A brain-dead Texas woman who was 22 weeks pregnant was removed from life support Sunday, and her body was expected to be turned over to her family, attorneys for her husband announced.
Marlise Muñoz, 33, had been on life support for about two months at John Peter Smith Hospital in Fort Worth after falling unconscious in her home in November with a possible blood clot in her lung. Although she was brain dead, and considered dead under Texas law, the hospital refused to take her off life support, citing a state law that prohibits hospitals from suspending "life-sustaining treatment" for patients who are pregnant. Marlise Muñoz was about 14 weeks pregnant when she fell ill on Nov. 26.
Her husband, Erick Muñoz, sued the hospital for "cruel and obscene mutilation" of a dead body. On Friday, a state judge ordered the hospital to take her off life support by 5 p.m. Monday.
Texas District Judge R.H. Wallace ruled the state's pregnancy protection law didn't apply to someone who was legally dead. Marlise Muñoz's fetus had been deemed "distinctly abnormal" by her husband's attorneys. In a joint affidavit filed before the Friday hearing, the hospital acknowledged the fetus was not viable.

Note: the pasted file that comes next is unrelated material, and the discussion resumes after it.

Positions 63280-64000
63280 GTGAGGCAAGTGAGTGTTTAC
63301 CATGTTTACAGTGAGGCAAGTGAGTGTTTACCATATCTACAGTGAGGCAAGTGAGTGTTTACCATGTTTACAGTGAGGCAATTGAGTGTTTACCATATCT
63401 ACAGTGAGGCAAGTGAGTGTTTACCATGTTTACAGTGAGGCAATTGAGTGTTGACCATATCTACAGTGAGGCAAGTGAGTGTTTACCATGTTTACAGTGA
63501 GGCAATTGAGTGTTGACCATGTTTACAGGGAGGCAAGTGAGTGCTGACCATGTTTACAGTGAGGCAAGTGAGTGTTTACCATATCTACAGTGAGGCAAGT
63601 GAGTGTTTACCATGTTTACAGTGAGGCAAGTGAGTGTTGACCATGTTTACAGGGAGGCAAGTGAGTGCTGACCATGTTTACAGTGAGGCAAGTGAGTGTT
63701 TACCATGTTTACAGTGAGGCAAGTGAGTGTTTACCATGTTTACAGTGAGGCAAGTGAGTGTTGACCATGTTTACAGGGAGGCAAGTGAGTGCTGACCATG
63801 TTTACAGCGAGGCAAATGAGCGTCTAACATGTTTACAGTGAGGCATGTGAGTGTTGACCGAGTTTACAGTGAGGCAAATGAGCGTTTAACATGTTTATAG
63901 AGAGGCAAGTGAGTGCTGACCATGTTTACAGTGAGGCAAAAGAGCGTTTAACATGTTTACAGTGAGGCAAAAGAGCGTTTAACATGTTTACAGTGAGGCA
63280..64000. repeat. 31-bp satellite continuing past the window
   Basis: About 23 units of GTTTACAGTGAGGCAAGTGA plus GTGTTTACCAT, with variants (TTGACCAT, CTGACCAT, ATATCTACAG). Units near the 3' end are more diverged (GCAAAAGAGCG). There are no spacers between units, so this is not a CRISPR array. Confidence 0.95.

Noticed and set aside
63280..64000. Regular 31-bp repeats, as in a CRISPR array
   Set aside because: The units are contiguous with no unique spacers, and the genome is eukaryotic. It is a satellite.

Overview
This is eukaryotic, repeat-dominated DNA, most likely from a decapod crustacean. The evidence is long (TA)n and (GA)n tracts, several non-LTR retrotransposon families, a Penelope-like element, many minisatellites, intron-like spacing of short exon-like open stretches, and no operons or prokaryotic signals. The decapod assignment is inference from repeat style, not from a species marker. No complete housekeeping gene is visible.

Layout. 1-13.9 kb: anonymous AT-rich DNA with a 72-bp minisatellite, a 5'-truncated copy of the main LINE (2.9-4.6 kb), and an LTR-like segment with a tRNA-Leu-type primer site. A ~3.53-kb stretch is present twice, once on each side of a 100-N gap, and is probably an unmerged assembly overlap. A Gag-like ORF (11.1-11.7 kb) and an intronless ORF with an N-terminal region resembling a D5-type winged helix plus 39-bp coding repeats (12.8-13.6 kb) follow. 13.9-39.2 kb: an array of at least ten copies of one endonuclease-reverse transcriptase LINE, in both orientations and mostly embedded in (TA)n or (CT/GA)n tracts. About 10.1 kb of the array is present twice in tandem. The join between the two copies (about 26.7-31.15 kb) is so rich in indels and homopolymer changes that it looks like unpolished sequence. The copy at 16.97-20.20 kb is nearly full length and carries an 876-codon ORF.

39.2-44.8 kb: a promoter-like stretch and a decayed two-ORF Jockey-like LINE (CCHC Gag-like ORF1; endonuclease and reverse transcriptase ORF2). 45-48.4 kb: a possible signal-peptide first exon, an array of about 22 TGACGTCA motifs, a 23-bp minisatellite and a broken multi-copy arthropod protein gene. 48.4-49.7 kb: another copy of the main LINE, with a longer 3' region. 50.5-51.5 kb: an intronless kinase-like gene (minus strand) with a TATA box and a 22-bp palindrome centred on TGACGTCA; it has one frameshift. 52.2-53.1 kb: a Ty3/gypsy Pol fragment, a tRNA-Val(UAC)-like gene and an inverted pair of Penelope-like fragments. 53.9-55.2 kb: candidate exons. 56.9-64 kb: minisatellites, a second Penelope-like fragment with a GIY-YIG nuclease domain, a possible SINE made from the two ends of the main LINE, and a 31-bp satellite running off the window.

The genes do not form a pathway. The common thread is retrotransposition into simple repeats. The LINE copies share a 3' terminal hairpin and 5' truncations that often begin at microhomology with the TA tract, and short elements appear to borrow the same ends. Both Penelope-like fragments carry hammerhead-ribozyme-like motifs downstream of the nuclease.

The hospital considered whether to appeal, but announced Sunday it would comply.
In a statement released earlier Sunday, John Peter Smith Hospital officials said, "The past eight weeks have been difficult for the Muñoz family, the caregivers and the entire Tarrant County community, which found itself involved in a sad situation.
"JPS Health Network has followed what we believed were the demands of a state statute," the statement continued. "From the onset, JPS has said its role was not to make nor contest law but to follow it."
Because of the judge's orders, the hospital said, it would take Marlise Muñoz off life support.
Both husband and wife were paramedics and had seen death. Erick Muñoz said his wife had said she did not want to be kept alive by machine in such a situation.
In an affidavit filed in court Thursday, Erick Muñoz said it was clear to him his wife was no longer alive.
"When I bend down to kiss her forehead, her usual scent is gone, replaced instead with what I can only describes as the smell of death," he wrote in court papers.
Monte Morin contributed to this report.